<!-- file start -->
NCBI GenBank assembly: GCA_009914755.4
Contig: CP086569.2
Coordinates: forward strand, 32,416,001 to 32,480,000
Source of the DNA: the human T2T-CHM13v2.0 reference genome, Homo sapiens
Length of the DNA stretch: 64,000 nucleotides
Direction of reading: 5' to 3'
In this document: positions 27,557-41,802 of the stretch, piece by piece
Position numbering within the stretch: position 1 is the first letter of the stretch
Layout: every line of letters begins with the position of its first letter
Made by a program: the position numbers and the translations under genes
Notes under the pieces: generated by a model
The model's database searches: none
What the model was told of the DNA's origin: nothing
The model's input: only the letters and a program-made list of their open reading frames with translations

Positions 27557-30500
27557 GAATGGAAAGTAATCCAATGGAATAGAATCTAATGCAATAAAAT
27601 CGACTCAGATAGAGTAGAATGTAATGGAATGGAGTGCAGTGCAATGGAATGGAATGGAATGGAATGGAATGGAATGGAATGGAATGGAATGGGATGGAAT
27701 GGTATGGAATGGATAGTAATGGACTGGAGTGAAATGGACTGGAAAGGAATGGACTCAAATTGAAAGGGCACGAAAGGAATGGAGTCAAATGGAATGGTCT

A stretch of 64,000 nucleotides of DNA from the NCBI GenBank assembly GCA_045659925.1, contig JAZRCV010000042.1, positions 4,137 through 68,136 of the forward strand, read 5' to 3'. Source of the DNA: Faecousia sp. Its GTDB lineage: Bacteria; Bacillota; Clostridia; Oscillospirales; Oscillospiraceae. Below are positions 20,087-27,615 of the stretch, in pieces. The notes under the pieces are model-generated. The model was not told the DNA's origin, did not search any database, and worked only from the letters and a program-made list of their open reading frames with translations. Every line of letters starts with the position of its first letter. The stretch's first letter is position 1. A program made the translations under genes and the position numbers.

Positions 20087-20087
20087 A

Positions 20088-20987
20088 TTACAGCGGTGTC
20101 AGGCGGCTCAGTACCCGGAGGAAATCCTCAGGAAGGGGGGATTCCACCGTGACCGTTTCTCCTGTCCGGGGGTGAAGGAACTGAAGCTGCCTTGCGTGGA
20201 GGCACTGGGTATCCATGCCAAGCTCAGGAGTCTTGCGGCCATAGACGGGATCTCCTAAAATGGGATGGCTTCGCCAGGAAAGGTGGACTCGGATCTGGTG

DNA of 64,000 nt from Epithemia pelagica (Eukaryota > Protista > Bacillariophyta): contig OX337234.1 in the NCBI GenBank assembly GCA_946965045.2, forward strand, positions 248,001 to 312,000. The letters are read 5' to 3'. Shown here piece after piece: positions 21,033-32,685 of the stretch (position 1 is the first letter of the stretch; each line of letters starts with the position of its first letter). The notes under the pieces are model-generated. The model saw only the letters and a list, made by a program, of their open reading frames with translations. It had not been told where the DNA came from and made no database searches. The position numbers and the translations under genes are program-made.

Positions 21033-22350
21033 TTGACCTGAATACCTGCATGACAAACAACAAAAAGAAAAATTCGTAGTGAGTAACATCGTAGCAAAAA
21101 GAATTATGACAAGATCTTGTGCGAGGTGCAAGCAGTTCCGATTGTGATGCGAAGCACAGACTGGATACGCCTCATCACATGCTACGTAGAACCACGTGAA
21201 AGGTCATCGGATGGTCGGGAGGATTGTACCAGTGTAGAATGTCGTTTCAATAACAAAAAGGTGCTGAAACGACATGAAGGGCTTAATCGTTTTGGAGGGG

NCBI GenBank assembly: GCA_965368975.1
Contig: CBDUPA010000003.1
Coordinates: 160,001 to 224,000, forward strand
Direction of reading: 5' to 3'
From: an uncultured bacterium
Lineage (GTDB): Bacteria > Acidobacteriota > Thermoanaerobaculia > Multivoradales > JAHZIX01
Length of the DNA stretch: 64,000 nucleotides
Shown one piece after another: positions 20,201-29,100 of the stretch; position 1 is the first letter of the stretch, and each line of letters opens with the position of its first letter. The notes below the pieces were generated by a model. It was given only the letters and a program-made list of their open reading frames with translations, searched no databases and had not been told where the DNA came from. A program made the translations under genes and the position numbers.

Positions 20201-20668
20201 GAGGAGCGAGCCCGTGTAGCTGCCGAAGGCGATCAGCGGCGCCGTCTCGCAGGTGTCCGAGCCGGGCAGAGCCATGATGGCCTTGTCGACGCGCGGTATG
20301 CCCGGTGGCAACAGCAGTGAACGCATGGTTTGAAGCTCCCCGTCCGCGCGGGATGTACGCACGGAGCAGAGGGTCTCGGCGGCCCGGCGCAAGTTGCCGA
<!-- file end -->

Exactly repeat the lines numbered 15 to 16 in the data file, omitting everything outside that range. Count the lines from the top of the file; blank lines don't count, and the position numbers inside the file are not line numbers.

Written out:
Positions 27557-30500
27557 GAATGGAAAGTAATCCAATGGAATAGAATCTAATGCAATAAAAT